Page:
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    @FrankRizzo - links go stale. Clearly that is a good citation, but our preferred M.O. here is to link, cite, quote and expand upon the quote. We are hoping to make the Internet a better place, so adding value to the Investopedia article is better than a link. Also, please edit your answer directly. – MrChrister Nov 24 '13 at 18:50
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    Actually, I think opportunity risk (the original answer here) is the more precise answer. It is the risk that you will have to give up a subsequent opportunity, since your money is already locked in. – Matthew Flaschen Nov 25 '13 at 21:55
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I'm sorry for adding another answer @MatthewFlaschen but it is too long for a comment.

It depends on the situation. Say you buy shares of the Apple Inc. and want to know what is the lost opportunity cost. You need to find out what other opportunities are. In other words what are the other possible types of investments you consider. For example in theory you could try to invest in any company from S&P 500, but is it really possible (I don’t mean investing directly in index) . Are you really capable of researching each company. So in your case you would consider only a few companies as alternative solutions. Also after different time period each choice may be your lost opportunity cost.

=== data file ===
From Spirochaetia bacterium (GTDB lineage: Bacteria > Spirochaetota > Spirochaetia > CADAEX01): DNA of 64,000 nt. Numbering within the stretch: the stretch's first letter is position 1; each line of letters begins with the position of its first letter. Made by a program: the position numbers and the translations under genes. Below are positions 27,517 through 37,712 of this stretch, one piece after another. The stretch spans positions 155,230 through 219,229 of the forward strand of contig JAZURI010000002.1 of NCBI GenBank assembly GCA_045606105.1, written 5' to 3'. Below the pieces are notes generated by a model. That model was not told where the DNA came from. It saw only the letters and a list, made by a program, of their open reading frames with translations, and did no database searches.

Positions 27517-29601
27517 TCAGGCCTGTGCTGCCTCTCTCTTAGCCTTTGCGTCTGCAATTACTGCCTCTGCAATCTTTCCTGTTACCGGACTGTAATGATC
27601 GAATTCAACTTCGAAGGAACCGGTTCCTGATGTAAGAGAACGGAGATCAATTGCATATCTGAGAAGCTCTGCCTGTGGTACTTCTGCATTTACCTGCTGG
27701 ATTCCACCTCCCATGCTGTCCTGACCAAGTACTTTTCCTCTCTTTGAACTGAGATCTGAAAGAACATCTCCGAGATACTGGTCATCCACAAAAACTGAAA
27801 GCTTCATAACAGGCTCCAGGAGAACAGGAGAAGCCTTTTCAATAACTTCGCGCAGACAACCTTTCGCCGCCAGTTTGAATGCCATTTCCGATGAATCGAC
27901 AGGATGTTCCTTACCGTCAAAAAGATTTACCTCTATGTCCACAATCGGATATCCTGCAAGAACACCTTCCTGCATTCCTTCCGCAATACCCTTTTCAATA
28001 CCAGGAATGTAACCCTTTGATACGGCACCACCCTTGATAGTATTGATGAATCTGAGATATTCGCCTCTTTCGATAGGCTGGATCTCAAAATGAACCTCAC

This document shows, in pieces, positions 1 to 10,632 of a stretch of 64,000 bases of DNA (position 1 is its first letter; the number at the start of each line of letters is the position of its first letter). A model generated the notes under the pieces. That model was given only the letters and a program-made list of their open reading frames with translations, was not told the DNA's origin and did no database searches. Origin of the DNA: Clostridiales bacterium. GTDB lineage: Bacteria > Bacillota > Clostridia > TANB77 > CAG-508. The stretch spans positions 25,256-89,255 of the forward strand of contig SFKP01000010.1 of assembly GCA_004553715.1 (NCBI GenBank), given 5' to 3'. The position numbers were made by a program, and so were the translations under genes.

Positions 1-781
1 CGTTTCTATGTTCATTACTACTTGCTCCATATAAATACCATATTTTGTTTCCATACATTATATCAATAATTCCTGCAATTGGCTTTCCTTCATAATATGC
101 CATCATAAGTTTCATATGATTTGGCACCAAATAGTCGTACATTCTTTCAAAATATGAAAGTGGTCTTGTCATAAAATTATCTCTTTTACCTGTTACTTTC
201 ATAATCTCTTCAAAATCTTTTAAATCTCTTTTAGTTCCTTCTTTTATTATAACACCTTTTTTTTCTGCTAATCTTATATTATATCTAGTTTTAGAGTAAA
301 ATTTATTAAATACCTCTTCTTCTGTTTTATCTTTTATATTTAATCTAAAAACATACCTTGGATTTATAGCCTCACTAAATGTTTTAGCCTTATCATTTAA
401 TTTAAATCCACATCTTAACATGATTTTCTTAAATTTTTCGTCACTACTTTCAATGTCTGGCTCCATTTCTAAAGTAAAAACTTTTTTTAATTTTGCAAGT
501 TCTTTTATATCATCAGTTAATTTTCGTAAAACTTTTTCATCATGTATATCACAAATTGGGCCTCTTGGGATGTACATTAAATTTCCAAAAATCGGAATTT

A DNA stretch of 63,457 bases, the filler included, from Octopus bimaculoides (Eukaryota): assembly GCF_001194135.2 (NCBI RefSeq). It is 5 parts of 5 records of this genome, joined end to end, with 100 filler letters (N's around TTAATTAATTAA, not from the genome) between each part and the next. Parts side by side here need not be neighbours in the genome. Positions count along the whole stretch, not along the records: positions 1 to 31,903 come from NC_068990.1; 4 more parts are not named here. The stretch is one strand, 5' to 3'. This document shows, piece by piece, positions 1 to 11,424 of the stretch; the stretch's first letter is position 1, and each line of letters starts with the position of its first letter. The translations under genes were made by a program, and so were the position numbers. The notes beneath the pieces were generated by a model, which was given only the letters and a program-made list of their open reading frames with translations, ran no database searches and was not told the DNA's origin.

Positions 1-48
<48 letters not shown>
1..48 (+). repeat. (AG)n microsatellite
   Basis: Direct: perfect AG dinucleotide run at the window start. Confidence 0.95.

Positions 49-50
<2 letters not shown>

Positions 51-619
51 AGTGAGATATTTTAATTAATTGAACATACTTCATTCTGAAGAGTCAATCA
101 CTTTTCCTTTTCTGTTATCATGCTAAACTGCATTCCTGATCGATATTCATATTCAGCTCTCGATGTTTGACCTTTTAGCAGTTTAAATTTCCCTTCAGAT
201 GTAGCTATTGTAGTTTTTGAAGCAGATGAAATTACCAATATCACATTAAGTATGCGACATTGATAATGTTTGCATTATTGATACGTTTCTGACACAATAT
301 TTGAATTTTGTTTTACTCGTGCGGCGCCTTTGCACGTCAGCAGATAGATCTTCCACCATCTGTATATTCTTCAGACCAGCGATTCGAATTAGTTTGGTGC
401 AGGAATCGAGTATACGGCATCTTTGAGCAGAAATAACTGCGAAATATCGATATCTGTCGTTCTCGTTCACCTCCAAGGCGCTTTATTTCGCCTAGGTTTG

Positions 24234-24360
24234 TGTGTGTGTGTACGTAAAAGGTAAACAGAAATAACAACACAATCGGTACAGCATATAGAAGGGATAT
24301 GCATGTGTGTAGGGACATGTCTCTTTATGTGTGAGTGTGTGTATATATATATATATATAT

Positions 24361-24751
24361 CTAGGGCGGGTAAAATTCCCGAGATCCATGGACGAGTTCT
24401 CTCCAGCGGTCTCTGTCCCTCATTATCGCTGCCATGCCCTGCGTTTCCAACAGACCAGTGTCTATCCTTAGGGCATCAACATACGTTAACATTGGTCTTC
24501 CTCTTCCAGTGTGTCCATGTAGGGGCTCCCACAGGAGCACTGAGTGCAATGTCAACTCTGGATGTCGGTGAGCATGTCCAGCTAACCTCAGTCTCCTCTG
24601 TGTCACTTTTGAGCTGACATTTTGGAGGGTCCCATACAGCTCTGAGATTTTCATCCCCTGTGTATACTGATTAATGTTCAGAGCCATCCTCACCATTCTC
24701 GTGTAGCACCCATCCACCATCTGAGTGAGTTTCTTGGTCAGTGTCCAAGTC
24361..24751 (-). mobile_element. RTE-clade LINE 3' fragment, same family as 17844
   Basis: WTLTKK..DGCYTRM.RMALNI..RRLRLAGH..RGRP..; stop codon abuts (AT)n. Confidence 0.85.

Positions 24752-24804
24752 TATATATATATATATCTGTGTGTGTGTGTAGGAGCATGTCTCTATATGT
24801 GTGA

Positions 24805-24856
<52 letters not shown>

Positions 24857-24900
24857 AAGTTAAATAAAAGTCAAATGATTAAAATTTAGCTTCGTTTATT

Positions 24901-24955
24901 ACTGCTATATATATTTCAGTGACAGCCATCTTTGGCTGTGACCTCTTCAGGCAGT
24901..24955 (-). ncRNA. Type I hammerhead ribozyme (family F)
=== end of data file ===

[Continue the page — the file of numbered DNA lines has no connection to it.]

To measure the risk you have to:

  • decide which is the second best option (first after putting your money long in the Apple shares)
  • gather required data,
  • conduct some statistical tests with usage of some coefficients and estimators and make your decision.

In conclusion I want to say that my goal was to picture in general how the process looks. Also this is just an exemplary answer. All is about in what finance field you are interested. For example in one field you use Internal Rate of Return and in other Value at Risk. Opportunity cost is to vague to exactly tell how measure its risk of wrong anticipation. It connects in every finance field and in every field you have different ways do deal with it. If you specify your question more, maybe someone will provide a better answer.

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For bonds - yes. Let's say you spend $100 on a bond with a 4% interest rate. Tomorrow a new bond is offered with similar credit risk but pays 5%. No one would pay you $100 if you wanted to sell your bond. On the other hand, if new bonds are generally issued at 3%, someone might be willing to pay more than $100 to buy your bond.

The amount of difference depends on the bond's duration. The difference between what a person will pay for a 10 year 5% bond vs 4% 10 year bond is larger than the difference between a 1 year 5% bond and a 1 year 4% bond. There is more time to earn the high rate in the 10 year bonds than for the 1 year bond.